*information courtesy and copyright of unchainyourdog.org
Guard Dog, from Patrick McDonnell’s comic strip, Mutts
Life for a Chained Dog
Dogs can survive on just food and water. But to be happy, dogs need exercise and daily love and attention from their guardian. There is no worse punishment for a dog than keeping him permanently chained for hours, day after day. Dogs are highly social, and are pack animals. Dogs chained for long periods of time tend to become anxious, aggressive, neurotic, territorial, and dangerous.
Imagine being chained to a tree year after year, day after day, hour after hour. You watch the back door hoping someone will come out to play with you. No one ever does. You long to run and stretch your legs, but all you can do is pace back and forth over your small patch of packed dirt. Sometimes you get tangled up in your chain. You shiver in the winter cold and pant in the hot summer sun. Fleas biting your skin are a constant torture. Eventually, you stop barking for attention.
You have given up hope
Humans have many of ways to entertain themselves: movies, video games, shopping, television…Your dog only has YOU. Your dog is depending on you to make his life either a good one or a terrible one. His fate is in your hands. If you cannot give your dog a happy life, should you even have a dog?
Are you concerned about a chained dog in someone else’s yard? There are many things you can do to improve that dog’s life!
The first thing to do is get acquainted with the dog’s owners.
Bring a friend with you for safety reasons, and knock on the door. It is very important to be nice, friendly, and respectful to the dog’s owners. Offer a sack of dog treats as an ice-breaker.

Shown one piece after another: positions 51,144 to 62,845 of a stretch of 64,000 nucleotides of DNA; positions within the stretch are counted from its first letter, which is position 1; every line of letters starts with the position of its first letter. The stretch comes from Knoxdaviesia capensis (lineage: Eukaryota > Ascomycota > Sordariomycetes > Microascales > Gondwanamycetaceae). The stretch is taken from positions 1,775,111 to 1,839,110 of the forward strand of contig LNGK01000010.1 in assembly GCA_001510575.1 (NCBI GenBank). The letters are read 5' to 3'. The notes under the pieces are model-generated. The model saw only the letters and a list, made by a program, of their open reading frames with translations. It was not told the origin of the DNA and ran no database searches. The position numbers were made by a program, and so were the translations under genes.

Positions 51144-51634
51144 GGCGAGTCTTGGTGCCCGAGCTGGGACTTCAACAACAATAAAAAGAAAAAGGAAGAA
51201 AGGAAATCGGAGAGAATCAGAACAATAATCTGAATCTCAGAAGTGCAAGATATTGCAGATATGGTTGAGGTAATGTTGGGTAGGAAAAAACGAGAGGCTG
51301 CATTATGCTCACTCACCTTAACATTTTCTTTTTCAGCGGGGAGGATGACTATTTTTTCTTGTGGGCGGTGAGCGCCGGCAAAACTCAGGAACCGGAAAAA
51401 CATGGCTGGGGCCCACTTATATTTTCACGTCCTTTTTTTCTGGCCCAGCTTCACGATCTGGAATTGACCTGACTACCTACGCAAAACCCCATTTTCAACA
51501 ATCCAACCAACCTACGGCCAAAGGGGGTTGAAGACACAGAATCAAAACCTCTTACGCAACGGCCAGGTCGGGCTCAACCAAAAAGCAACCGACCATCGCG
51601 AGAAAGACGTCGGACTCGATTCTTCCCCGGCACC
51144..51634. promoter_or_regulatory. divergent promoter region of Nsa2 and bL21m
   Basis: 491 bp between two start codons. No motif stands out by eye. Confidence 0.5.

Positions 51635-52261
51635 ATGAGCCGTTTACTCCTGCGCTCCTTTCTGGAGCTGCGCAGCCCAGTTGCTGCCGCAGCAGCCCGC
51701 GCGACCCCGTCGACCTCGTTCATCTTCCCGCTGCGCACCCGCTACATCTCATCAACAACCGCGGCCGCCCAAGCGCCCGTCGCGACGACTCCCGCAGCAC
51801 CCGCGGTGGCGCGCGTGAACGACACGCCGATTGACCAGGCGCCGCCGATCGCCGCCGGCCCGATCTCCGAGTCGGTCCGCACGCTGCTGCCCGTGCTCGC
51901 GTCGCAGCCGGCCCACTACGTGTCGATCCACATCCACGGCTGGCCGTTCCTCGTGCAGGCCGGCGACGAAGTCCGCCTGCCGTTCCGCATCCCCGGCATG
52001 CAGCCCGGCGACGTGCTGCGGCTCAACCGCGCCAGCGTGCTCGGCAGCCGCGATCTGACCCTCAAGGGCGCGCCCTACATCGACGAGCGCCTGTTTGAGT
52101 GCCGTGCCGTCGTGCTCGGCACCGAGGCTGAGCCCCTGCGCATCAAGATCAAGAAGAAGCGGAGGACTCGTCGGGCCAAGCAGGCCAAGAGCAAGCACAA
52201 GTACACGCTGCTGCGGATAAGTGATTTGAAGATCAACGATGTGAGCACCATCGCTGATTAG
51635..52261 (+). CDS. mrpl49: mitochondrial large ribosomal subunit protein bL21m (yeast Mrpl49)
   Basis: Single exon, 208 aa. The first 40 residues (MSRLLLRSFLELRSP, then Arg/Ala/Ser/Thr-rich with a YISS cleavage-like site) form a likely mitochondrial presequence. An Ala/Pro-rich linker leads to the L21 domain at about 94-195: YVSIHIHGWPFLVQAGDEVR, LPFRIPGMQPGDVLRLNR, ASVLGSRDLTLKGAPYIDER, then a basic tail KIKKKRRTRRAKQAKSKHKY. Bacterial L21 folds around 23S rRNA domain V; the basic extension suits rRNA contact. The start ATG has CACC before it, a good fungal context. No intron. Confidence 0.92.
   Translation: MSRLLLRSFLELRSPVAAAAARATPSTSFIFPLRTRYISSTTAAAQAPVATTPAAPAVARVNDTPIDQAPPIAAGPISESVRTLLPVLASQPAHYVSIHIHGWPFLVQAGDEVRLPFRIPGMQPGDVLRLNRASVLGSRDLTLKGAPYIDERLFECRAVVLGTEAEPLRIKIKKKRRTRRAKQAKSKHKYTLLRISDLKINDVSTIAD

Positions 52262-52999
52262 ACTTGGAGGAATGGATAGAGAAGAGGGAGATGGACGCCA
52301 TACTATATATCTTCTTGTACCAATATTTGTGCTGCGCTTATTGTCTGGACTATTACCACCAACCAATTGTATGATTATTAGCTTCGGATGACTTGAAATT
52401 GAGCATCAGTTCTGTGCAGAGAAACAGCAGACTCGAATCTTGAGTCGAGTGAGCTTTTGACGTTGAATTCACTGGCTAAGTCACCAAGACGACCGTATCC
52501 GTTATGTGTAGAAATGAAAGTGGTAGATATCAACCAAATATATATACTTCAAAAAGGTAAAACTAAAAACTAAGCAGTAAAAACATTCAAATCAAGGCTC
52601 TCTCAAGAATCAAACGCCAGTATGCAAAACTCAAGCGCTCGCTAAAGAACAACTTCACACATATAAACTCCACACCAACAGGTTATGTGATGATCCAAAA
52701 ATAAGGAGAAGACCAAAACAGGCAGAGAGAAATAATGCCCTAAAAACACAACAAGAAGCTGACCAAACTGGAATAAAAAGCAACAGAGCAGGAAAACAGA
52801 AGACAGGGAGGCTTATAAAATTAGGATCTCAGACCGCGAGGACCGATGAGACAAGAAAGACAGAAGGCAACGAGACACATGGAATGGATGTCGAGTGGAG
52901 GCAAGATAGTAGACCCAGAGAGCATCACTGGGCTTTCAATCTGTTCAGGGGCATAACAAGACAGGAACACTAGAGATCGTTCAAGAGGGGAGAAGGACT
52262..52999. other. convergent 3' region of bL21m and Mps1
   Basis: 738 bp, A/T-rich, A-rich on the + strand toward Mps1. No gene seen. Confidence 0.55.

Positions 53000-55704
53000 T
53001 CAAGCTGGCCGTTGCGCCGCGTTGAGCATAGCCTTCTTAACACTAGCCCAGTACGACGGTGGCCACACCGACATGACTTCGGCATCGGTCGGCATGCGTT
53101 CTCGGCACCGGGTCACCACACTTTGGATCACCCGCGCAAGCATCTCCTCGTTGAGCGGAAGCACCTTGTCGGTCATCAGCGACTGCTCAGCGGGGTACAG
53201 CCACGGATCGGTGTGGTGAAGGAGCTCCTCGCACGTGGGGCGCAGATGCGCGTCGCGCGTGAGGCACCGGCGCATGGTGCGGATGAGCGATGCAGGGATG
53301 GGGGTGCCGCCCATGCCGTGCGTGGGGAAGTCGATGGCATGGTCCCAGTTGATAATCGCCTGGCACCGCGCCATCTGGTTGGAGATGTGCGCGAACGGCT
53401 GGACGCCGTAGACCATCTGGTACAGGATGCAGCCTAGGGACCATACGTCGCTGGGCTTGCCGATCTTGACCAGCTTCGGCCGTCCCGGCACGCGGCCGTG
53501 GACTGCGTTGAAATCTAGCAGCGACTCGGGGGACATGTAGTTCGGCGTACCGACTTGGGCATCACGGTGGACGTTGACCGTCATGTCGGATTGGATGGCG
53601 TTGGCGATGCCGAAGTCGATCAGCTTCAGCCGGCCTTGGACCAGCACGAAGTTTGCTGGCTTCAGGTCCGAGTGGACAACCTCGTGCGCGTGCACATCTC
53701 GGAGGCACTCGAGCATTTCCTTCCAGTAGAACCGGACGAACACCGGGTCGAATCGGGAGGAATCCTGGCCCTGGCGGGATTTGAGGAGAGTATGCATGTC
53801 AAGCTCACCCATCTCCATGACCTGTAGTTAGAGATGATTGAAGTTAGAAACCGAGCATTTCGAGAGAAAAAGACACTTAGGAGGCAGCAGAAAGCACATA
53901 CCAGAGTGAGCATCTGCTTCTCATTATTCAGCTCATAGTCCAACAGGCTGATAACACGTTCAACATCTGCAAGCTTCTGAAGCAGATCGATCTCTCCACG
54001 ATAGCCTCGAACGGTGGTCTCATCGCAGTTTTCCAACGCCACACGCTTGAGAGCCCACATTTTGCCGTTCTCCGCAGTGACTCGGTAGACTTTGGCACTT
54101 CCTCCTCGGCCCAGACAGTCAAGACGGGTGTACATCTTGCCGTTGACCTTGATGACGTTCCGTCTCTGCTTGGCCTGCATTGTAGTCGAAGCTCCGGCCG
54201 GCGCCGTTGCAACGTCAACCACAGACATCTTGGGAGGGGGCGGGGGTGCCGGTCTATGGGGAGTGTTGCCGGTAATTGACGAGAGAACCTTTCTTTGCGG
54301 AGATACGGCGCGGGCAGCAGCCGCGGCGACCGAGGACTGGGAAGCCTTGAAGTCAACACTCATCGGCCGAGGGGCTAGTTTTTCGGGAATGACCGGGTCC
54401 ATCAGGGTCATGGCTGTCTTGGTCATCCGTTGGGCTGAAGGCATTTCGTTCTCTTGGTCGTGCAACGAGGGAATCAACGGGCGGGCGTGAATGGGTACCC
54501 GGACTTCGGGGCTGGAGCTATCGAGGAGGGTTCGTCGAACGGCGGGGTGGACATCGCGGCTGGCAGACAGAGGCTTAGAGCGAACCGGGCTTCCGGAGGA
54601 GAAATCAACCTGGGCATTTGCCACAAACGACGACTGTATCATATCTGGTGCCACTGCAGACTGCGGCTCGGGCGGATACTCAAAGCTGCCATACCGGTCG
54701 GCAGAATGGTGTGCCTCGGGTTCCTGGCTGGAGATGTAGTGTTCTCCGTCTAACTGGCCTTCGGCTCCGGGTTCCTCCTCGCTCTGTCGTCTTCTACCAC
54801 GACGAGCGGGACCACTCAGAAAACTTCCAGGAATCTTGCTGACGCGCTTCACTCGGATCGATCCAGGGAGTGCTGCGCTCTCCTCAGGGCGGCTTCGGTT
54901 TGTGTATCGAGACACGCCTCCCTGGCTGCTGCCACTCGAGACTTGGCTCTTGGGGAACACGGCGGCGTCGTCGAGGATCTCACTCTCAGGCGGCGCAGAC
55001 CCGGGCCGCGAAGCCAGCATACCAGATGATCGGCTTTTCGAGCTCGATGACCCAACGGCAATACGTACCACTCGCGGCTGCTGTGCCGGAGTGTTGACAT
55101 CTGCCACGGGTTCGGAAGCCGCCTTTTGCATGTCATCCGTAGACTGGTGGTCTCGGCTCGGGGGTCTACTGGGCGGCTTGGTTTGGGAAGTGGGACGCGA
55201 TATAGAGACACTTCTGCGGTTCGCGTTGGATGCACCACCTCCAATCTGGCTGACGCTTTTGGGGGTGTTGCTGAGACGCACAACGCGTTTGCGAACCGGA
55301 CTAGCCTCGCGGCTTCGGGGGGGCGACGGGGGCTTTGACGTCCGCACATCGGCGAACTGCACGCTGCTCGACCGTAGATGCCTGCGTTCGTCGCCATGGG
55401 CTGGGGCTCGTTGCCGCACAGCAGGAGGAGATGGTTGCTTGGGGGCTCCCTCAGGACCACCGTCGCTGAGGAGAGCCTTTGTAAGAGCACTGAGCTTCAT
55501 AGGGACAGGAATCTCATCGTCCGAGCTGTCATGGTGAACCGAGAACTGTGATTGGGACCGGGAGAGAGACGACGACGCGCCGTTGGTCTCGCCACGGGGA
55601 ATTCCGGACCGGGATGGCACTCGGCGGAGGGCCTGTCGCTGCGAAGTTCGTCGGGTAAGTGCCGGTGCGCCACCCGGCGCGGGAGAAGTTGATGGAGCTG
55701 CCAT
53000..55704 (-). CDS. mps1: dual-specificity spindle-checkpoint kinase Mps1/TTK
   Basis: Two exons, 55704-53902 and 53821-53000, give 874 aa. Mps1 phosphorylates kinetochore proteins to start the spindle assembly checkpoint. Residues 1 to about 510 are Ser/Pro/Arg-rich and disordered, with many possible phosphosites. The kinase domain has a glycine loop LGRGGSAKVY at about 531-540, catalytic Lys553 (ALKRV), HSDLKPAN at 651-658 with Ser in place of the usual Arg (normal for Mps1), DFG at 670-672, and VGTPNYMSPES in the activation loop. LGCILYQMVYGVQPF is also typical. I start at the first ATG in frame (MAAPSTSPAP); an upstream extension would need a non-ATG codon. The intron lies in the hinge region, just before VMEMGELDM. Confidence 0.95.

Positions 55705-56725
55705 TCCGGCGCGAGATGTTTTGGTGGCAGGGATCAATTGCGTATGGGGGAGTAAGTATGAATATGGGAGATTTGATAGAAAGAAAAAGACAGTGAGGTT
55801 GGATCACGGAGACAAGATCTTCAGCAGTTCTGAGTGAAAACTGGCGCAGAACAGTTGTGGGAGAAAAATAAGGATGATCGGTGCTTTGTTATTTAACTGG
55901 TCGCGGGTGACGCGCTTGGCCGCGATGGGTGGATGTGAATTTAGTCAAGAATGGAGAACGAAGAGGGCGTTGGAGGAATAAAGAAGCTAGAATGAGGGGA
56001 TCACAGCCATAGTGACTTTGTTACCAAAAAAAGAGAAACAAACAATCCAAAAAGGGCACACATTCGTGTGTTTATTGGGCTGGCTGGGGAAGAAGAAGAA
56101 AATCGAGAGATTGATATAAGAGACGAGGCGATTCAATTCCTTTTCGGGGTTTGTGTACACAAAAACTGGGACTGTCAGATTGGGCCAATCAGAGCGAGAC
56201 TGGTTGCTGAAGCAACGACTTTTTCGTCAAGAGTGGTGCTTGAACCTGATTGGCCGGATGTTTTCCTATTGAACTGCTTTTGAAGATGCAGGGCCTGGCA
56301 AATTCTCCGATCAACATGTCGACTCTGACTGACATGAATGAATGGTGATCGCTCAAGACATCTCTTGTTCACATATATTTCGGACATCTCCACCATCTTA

Remember to stress that anything you offer is free. People love free stuff! Start out by politely introducing yourself.
Things to say:
- I am a volunteer with the humane society and I came by to offer you some free resources for your dog (even if you are not a member of a specific humane society, most people recognize the term “humane society volunteer” as someone who cares about animals.)
- I live in the area and saw your dog in the backyard. I have an extra doghouse I’d be happy to bring over. Is that OK?
- I noticed your dog lives on a chain. I’m sure he would love the chance to exercise. Could I come by a few times a week to walk your dog?
- I love shepherds. My shepherd died and I really miss him. Can I go back and meet your dog? What’s his name?
- I have a friend who owns a fencing company, and I can probably get some fencing materials donated if you would like a fence for your dog.
If the owner seems receptive, ask if you can go with the owner to meet the dog. Ask the dog’s name. This will give you an opportunity to get to know the dog and the owner, and to learn why the dog is on a chain. Sometimes you can help solve the problem. For instance, if the dog is chained so it won’t breed with another dog, investigate low-cost sterilization for the dog (people in Little Rock can contact CARE to find about about free and low-cost sterilization.)
If the dog is chained because he is a fence-jumper, offer to put up fence extensions, put the dog on a trolley or tie-out, or to put up an electric fence or hotwire. If the dog is chained because the owners never really wanted the animal in the first place, offer to find the dog another home.
Bring along materials for the owners to read, too.
Be Constructive, Not Critical